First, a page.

It appears logical that North Korea should have long perished as a state, were it not for the continuation of the Cold War-type great power struggles for influence. During the Cold War, the great powers found allies amongst poor and weak Middle Eastern, African, Asian and Latin American states. Those countries then struggled in endless conflicts, civil wars and real wars, often on behalf of their great power allies.
The Soviets and the US never got into a direct military confrontation during four decades of global rivalry. Wars were conducted using the hands of Asians, Africans, Middle Easterners and Latin Americans while providing them with arms, training and economic support. The North Korean case is in many ways similar, except the actors have changed.
The Chinese are reluctant to see the North Korean regime crumble for a number of reasons. They worry that the future state would be as close to the US as South Korea is today. The Chinese are concerned about the US military presence in the region as it is. They certainly don’t like the idea of US bases in a country that directly borders China. The Chinese would also be concerned about state collapse in the North as it would inevitably bring about refugee crises and a humanitarian emergency affecting the whole region. China’s exclusive economic relations, particularly in the extractive sector, would be seriously disrupted.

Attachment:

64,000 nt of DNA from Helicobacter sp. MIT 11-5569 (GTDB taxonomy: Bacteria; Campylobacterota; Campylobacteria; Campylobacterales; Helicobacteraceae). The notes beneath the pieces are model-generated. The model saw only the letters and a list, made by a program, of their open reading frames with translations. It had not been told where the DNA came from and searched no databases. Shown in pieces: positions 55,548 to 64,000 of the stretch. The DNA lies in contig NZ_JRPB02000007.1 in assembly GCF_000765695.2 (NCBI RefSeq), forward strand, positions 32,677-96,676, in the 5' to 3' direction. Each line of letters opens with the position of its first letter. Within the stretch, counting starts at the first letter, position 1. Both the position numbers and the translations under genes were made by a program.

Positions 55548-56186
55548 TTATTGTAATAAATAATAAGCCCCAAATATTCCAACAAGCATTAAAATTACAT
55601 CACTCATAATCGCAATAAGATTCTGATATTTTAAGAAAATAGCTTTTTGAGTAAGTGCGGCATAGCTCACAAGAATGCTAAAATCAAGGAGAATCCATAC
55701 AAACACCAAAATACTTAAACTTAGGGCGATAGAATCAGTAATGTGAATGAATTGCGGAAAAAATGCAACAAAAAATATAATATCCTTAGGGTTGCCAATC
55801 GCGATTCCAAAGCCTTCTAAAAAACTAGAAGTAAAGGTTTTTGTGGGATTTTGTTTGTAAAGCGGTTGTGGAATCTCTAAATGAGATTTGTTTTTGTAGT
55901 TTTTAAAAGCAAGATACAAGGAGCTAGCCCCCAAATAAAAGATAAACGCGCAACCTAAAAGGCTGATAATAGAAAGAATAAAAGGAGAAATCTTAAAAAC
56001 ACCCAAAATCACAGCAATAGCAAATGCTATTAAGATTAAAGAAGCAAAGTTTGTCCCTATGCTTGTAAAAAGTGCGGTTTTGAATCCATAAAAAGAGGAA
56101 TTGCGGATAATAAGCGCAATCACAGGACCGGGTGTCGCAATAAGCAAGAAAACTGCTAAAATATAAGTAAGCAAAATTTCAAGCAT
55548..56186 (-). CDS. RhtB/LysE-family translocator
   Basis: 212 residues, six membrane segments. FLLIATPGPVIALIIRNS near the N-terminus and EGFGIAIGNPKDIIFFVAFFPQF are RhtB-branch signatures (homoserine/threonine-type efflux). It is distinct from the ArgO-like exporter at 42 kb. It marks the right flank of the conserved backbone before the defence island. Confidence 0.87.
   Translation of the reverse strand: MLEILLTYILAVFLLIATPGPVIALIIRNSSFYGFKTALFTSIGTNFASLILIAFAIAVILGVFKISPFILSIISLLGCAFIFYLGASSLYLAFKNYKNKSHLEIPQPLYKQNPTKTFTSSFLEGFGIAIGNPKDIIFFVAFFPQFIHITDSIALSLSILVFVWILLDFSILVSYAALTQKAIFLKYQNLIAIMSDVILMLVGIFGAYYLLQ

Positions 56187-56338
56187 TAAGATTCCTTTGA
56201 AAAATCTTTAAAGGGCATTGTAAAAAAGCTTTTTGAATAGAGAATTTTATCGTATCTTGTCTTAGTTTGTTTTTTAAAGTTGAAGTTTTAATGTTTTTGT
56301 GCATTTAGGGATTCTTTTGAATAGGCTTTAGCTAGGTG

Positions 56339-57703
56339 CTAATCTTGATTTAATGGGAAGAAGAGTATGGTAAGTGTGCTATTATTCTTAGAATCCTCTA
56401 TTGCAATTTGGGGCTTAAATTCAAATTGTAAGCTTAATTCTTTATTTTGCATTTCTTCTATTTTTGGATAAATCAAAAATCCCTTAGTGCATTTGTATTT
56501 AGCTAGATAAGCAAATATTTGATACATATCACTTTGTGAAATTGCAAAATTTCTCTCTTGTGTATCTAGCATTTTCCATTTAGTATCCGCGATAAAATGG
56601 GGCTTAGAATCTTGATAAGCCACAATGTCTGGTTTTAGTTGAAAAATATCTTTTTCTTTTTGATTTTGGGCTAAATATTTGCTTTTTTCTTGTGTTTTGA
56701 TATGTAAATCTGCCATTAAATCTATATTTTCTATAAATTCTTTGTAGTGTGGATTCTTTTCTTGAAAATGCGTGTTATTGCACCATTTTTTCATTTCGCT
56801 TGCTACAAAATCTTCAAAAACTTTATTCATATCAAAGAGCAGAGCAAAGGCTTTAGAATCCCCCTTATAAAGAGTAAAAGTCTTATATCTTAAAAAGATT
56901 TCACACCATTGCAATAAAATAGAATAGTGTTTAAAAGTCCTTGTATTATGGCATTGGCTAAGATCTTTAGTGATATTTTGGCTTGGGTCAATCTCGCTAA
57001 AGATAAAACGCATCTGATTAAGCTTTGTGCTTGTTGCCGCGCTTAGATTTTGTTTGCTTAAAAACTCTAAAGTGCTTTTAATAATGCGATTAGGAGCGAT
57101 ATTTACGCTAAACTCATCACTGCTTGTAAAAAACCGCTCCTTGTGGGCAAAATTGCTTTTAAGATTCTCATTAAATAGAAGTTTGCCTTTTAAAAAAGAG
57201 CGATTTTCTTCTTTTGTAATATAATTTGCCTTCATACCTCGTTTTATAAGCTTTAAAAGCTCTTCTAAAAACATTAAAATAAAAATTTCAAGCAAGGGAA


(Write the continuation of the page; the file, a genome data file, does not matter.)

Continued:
The whole world is watching the new global rivalry emerging between China and the US. President Barack Obama’s characterization of the 21st century as a Pacific Century is no coincidence. It is grounded in an understanding that as global economic gravity shifts toward Asia, new security challenges and rivalries must be faced there too.
Threats emanating from North Korea provide every convenient reason for the US to continue to maintain bases in South Korea, Japan and the wider Pacific. Without North Korean input, the whole strategic calculus would have to be redefined – the US might find it difficult to explain the necessity of permanent bases within 1,000 kilometers (25-30 minutes flight time) of the Chinese capital of Beijing, little over 1,000 km from Taiwan and 750 km from Vladivostok in Russia.